They drink the night. An occasional feature in which poets comment on their poems.
Two old principals Touching shoulders smile the same Return to the school For a while they stand Outside the brilliant gym In the wild echoes
Silently they drink The night from the rock fountain
Remembering children COMMENT:
This short poem is really the crystallization of a memory from my past and was composed in those moments when I remembered the scenes within ``They Drink the Night.''
One night at a high school district basketball tournament held at my little rural high school in central Arkansas, two retired school principals returned to campus to see the play-offs. It may have been at halftime when I saw them standing outside the gymnasium, taking a break from the noise and high energy crowd in the bleachers. They stood underneath the heightened building, finally separated from the children and the children's games, mostly by their age and their positions, or their former positions.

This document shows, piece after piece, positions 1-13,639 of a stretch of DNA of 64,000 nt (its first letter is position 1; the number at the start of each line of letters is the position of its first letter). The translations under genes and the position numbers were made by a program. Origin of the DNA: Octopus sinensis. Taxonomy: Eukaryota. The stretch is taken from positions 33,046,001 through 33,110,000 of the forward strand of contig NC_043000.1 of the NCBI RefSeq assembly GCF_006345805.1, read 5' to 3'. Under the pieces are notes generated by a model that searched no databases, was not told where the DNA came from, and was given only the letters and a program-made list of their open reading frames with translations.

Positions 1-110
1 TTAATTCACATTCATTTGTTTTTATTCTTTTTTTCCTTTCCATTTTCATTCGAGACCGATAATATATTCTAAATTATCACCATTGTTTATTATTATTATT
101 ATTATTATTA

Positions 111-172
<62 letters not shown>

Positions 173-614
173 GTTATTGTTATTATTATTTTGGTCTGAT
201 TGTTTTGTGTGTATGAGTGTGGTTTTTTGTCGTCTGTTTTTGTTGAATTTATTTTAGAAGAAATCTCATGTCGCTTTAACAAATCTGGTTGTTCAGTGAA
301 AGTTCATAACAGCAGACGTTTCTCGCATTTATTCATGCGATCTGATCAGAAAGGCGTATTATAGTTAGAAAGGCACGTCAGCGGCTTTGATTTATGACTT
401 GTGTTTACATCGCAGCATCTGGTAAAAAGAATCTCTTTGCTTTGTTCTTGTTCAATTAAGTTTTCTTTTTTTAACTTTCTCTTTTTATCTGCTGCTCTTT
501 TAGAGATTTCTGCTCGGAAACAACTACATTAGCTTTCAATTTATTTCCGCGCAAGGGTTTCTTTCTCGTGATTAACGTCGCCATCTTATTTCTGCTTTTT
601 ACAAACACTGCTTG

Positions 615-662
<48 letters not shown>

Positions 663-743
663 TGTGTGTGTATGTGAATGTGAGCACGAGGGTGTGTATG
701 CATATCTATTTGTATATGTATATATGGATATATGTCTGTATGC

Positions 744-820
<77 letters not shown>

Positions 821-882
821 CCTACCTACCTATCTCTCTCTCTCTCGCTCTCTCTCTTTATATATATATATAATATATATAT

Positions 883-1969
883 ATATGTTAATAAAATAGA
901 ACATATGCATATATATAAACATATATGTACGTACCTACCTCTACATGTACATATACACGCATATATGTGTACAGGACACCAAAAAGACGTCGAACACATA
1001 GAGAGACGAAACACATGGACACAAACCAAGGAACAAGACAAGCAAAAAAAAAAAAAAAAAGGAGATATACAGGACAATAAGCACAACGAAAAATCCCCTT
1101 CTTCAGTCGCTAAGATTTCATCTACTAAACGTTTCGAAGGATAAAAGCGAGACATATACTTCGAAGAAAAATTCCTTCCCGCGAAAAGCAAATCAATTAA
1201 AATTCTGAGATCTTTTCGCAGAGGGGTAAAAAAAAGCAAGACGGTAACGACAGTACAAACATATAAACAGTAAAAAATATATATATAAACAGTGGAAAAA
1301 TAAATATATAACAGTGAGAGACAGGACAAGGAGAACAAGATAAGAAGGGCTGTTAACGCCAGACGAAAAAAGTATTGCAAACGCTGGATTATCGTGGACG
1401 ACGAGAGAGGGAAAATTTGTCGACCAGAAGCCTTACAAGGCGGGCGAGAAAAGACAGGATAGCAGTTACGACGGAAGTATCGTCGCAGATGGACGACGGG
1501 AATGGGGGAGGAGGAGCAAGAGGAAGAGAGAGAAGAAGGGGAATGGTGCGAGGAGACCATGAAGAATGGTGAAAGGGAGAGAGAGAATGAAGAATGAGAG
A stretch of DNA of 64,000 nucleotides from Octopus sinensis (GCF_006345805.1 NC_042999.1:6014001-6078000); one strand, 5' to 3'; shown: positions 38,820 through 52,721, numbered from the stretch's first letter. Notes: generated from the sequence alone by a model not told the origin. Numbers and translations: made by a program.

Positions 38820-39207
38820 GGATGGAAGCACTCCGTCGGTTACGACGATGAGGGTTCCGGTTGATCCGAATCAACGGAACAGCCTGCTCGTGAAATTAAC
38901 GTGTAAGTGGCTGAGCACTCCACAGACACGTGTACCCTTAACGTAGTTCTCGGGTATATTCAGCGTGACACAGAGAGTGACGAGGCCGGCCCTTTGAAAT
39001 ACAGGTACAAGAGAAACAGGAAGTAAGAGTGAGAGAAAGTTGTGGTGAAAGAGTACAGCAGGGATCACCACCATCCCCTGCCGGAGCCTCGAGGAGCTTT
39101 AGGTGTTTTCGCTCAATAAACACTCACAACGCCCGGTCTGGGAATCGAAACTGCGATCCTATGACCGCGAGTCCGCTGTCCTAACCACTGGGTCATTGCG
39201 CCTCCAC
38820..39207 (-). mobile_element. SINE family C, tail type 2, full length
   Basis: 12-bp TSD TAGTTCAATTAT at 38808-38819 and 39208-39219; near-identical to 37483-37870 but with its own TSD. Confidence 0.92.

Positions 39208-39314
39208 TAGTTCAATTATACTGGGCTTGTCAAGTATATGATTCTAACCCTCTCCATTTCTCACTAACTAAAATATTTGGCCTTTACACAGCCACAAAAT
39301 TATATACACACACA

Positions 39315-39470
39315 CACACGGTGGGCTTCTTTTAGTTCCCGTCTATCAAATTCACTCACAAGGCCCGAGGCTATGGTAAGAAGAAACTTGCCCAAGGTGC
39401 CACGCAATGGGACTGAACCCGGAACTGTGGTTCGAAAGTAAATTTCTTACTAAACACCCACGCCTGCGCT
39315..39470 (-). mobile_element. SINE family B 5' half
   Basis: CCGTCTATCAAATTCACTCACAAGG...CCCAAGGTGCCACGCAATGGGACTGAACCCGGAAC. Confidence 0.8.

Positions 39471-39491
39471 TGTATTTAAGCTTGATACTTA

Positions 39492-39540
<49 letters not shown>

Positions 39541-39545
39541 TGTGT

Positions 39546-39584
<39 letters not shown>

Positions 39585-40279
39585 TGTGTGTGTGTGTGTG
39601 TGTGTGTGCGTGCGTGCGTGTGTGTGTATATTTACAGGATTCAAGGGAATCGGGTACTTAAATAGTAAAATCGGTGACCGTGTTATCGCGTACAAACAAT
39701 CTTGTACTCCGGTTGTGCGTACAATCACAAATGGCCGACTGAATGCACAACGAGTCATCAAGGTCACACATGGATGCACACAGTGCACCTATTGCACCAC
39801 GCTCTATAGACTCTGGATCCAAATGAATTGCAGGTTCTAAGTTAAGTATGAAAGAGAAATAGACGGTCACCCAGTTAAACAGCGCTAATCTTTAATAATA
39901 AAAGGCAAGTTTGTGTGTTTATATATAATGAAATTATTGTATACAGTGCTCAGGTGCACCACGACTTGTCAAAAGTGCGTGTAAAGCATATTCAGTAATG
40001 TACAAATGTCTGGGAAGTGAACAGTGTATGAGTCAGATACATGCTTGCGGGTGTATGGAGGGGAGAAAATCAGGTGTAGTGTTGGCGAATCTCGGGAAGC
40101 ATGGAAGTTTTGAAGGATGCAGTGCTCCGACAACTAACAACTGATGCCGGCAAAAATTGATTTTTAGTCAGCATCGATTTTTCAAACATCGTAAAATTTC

They walked across the campus together, away from the excitement which was not really theirs anymore, and they drank from one of the old school fountains which was made of rock and built into the rock wall that the WPA workers had constructed during the Depression in the early 1930s.
At that hour, the playgrounds were deserted; the swings were only shadows. I saw them pause together a few moments and look into the dark structures. Then they turned and came back to the gym. It was as if they had taken a pleasant few steps into their own past as schoolmasters.
I suppose this poem could be described as the poet's memory enlivened by the memories, however vague and unknown they were to me, of the two principals in their seemingly reflective journey to the old fountain.